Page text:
The United Arab Emirates Today: UAE Ports of Dubai and Jebel Ali Help Make It World Trade Center

By Salloum, Habeeb | Washington Report on Middle East Affairs, December 1995 | Go to article overview
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The United Arab Emirates Today: UAE Ports of Dubai and Jebel Ali Help Make It World Trade Center


Salloum, Habeeb, Washington Report on Middle East Affairs


THE UNITED ARAB EMIRATES TODAY: UAE Ports of Dubai and Jebel Ali Help Make It World Trade Center

By Habeeb Salloum

The Arabian Gulf's main trading center, Dubai, handles around a third of that region's $50 billion in non-petroleum trade. Called the Hong Kong of the Gulf, it is the Arabian Peninsula's leading entrepot--the last stronghold of "anything goes" capitalism. With annual per capita imports of more than $25,000, Dubai serves a large, rapidly developing and oil-rich region.

Although Dubai also is the second largest oil producer, after Abu Dhabi, of the seven emirates comprising the United Arab Emirates, much of Dubai's wealth is founded on its ever-increasing commerce. Between 1986 and 1993, its non-petroleum trade grew at an annual rate of more than 17 percent to reach $17.5 billion.

Ships from more than a hundred shipping lines sail into its huge ultra-modern harbor and more than 60 airlines stop in its international airport--second only to Tokyo in the number of daily transit passengers.

Situated between East and West, the city has for centuries been a convenient stopping-off point for global traders. From earliest times its 16-kilometer (10 mile) long harbor, called "The Creek," has been a mooring place for ships ranging from the traditional wooden dhows still in use to today's huge merchant ships. In the past, goods were unloaded from the ships and carried by camel caravans to the desert hinterland beyond.

Today, the pattern of trade has greatly increased and profoundly changed. Besides being an importer, Dubai has become one of the major re-export centers of the world, serving a market of one billion people. It includes the Middle East, East and South Africa, and the countries of the Indian subcontinent. Most remarkable is the manner in which the end of the Cold War has increased Dubai's contacts with the countries of the former Soviet Union, creating an influx of visitors who spend $1 billion annually in the UAE.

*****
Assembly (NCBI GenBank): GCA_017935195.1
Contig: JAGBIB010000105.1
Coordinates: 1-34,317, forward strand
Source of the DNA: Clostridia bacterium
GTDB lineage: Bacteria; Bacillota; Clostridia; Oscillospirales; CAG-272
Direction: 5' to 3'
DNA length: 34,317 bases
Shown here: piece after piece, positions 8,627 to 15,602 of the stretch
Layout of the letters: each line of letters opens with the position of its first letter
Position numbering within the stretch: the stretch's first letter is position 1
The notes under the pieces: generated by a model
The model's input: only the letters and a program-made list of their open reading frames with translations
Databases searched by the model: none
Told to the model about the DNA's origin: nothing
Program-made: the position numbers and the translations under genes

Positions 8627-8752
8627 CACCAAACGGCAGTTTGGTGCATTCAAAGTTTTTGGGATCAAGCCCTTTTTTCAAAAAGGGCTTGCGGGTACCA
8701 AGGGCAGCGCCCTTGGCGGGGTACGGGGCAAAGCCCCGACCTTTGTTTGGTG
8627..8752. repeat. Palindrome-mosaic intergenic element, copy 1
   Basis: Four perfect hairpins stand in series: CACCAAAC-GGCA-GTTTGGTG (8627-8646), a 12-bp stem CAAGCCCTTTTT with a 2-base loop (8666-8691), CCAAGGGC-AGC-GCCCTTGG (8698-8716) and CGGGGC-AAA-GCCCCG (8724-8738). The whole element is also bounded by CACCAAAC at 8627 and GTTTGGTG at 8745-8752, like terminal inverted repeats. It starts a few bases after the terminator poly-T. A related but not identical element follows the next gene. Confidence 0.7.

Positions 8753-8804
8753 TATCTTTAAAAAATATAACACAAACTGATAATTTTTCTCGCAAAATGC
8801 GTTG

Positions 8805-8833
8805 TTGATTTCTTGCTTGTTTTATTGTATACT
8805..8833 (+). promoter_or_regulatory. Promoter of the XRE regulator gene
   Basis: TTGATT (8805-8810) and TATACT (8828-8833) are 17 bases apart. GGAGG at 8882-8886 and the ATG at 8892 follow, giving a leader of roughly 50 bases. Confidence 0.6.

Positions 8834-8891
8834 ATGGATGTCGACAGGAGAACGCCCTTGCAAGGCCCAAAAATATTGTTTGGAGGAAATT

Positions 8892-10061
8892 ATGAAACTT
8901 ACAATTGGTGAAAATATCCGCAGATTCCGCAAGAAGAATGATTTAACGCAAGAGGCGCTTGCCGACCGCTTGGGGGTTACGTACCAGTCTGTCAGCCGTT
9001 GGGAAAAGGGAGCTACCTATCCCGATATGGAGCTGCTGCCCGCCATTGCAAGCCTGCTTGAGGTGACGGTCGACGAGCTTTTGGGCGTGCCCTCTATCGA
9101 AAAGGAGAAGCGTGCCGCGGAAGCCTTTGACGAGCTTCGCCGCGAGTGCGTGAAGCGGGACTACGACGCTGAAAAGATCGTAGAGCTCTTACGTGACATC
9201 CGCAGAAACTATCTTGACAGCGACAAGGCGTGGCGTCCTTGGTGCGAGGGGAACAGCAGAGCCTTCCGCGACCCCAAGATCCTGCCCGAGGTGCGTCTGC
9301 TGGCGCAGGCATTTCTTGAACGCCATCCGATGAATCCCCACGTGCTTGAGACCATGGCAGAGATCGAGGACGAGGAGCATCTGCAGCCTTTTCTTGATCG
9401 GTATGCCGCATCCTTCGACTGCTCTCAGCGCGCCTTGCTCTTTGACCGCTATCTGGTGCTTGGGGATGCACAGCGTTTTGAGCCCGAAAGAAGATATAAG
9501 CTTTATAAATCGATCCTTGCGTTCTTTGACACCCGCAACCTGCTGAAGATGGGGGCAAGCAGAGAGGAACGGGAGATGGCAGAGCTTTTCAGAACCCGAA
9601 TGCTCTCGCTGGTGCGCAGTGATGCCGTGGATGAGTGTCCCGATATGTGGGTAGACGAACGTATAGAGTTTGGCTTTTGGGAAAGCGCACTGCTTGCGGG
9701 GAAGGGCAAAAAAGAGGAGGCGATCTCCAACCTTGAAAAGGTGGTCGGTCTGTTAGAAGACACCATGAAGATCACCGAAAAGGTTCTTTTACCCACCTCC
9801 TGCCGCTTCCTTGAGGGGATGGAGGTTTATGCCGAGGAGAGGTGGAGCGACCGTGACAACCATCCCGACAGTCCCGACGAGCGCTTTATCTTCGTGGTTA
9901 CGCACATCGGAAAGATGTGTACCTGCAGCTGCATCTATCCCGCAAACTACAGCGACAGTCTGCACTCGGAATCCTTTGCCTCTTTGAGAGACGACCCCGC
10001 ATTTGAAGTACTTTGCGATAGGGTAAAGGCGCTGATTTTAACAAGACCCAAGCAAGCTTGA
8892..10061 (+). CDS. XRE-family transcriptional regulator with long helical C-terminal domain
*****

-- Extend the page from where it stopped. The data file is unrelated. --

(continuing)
What has set Dubai on the road to such progress and affluence is a buoyant and prosperous domestic market and the entrepreneurial heritage of its people. According to Sultan Bin Sulayem, chairman of the Dubai Port Authority, Dubai traders are shrewd businessmen who always have been able to trade well beyond the confines of the Gulf area.

This legacy of commerce is complemented by the far-sightedness of Dubai's rulers who, when the first modest oil revenues began to flow, used the wealth to build an excellent infrastructure for their emirate.

To lure foreign investment, the Dubai government also slashed the red tape which plagues businesses in many parts of the world. Profits and incomes are free from taxation, there are no foreign exchange controls, and the currency is fully convertible.

Entrepreneurs wishing to trade or invest and industrialists wishing to establish factories have found that Dubai has excellent telecommunications systems, with direct dialing to 203 countries. Major international couriers are well represented and offer competitive rates.

Sophisticated facilities of all kinds abound. There is a wide range of skilled laborers and a tolerant social environment in which to work. English ranks on a par with Arabic and superb leisure conveniences, like the three golf courses, fine white-sand beaches, first-class hotels, excellent eating places, a lively cultural life, and spirited nightlife ensure that investors have no difficulty in attracting suitable staffs from all over the world.

Topping all these drawing cards for investors is Jebel Ali, one of the largest free ports in the world. Joined with Port Rashid under the Dubai Port Authority, Jebel Ali's 67 berths, along with Port Rashid's 35 berths, have earned a reputation as the most efficient ports between the Far East and Europe. Built in the 1970s, they handle some 25 million tons of cargo annually, which in 1994 were carried in 8,633 vessels. The twin ports are the 14th largest in the world in terms of container activity, handling 1,880,000 containers annually.

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